Sculptor Will Carr explains his art and how he creates his impressive kinetic wind sculptures
The kinetic wind sculptures that I create bring to life the hidden forces surrounding us in an ever-changing dance. In such a complex world it is more important than ever to feel connected to, and understand, the environment we inhabit. The sculptures glint in the sun as they move, reflecting the beauty of our shared world, and bringing a spark of joy to their surroundings.
My love of paragliding has given me a deep understanding of weather and wind flow, which combined with my background in engineering, has made the progression from static to kinetic sculptures a natural one.
For me, play is both an important part of my life, and a crucial element in learning to understand the physics of the world. Using experimentation to explore fluid dynamics, hidden forces, and patterns in nature allows me to better understand their interactions. This exploration directly informs my understanding of how to create kinetic sculptures that move consistently, in varying patterns, in even the lightest of winds. This play continues throughout each sculpture’s development, with computer modelling, and with actual models tested in the wind.
Living and semi management of our family farm in the countryside for most of my life has given me a truly deep connection to, and inherent understanding of, the complexities of the natural system we inhabit. My lust for spending time in nature continues through my other hobbies: paragliding, climbing, camping, and multi-day hiking, all of which require a hands-on relationship with the natural world, and complement my understanding of it.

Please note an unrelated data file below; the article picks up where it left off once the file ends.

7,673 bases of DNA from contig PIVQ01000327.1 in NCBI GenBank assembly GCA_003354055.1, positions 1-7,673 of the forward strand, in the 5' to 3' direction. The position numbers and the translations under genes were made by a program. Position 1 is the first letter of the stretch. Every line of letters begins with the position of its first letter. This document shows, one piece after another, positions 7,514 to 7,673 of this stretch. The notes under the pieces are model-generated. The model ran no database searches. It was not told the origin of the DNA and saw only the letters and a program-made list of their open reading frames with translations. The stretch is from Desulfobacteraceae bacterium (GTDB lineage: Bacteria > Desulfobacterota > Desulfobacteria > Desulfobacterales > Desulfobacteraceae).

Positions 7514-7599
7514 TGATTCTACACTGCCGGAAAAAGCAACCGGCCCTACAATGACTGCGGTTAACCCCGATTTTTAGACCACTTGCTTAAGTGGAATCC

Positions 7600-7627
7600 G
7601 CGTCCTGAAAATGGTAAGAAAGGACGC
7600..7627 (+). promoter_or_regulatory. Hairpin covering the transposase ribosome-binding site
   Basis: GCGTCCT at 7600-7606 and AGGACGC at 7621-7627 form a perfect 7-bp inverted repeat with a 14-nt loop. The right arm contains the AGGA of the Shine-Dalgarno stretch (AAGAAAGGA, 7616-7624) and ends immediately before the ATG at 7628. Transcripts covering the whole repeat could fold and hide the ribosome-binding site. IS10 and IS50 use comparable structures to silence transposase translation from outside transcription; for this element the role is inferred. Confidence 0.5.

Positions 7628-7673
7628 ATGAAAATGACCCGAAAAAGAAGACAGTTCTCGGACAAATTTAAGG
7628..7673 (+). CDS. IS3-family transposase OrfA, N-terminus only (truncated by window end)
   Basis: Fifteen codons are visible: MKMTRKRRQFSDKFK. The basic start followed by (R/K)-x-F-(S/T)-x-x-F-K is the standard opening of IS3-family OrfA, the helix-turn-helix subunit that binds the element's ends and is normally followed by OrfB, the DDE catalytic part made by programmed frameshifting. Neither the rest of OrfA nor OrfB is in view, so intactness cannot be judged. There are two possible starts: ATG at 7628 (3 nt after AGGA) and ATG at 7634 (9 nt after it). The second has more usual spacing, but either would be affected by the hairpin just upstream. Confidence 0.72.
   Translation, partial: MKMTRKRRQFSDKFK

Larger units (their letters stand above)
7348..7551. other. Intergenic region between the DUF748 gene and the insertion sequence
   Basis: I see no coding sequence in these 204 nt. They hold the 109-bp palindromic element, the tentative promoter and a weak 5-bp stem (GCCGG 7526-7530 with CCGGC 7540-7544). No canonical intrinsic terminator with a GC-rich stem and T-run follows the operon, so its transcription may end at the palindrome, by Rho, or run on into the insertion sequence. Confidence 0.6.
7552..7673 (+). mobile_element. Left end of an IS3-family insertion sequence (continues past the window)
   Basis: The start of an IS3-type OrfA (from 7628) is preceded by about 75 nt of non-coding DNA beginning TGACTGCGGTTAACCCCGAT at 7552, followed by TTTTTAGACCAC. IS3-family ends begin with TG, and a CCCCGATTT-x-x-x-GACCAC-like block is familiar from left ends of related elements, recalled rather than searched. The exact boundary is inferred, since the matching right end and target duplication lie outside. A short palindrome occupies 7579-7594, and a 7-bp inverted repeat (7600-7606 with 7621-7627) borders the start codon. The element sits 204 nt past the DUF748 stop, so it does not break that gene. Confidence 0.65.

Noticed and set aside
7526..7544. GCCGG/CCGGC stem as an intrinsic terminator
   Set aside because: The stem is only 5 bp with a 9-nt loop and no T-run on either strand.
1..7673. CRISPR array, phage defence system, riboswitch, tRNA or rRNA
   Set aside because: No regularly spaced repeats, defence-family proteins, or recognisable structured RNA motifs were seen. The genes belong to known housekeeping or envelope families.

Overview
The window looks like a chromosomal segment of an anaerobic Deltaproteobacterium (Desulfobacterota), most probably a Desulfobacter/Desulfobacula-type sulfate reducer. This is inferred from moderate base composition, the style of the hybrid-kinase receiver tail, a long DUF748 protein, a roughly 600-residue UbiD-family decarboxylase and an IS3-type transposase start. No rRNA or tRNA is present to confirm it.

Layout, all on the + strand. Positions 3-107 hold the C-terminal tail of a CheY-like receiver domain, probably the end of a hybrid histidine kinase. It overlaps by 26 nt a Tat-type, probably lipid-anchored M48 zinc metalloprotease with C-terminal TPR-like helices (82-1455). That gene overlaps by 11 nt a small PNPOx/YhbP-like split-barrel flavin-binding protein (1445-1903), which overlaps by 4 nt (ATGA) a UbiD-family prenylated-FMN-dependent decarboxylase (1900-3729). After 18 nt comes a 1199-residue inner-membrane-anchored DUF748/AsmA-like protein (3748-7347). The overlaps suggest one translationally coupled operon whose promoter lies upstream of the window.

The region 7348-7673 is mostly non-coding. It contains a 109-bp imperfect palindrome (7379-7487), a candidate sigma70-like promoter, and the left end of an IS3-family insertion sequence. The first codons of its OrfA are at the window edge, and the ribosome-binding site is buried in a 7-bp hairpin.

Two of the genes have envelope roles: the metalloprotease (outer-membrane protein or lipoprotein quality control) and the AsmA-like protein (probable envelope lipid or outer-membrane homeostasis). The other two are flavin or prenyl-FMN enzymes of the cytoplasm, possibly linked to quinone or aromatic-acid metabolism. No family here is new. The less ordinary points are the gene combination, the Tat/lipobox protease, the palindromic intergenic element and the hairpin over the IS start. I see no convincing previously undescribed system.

Using stainless steel and Corten metal I’m able to create intricate, large scale pieces of contemporary art for installation in public spaces, private gardens, and sculpture exhibitions. I work with a variety of specialists where required, and have completed outdoor sculpture commissions for universities, schools, and galleries. These sculptures have a worldwide audience, and alongside UK work I have completed several international commissions.
I endeavor to bring to life the hidden forces of nature, showing off the beauty of mathematics and science interacting with the environment, whilst connecting people with their surroundings.
The process of designing a wind sculpture involves lots of sketching, often in the woods or round a camp fire, being in nature is very important in my design process. This then moves to cardboard which allows me to move the forms around to see the sculpture in various positions, this also allows me to project it larger to check the scale when scaled up. A smaller rough working model is often made at this stage in mild steel which I watch in the wind. After this I take it in to the computer which take months of work to refine it and balance it. The balancing is done in the computer generally, with fine tuning during the physical creating. After I am happy with the design have it laser cut and then I assemble it. Sometimes at this stage I have to go back in to the computer and recut too to improve its geometry.
Inspiration for my sculptures comes from studying fluid dynamics. I often meet up with friends and make fun things in my workshop, from 5m high tornados to giant smoke rings, all helping me understand the flows and interactions in nature. My hobbies are also very important to being able to understand how the air moves, Paraglding being one of my main hobbies involves understanding how the air interacts with the environment making thermals and rotor.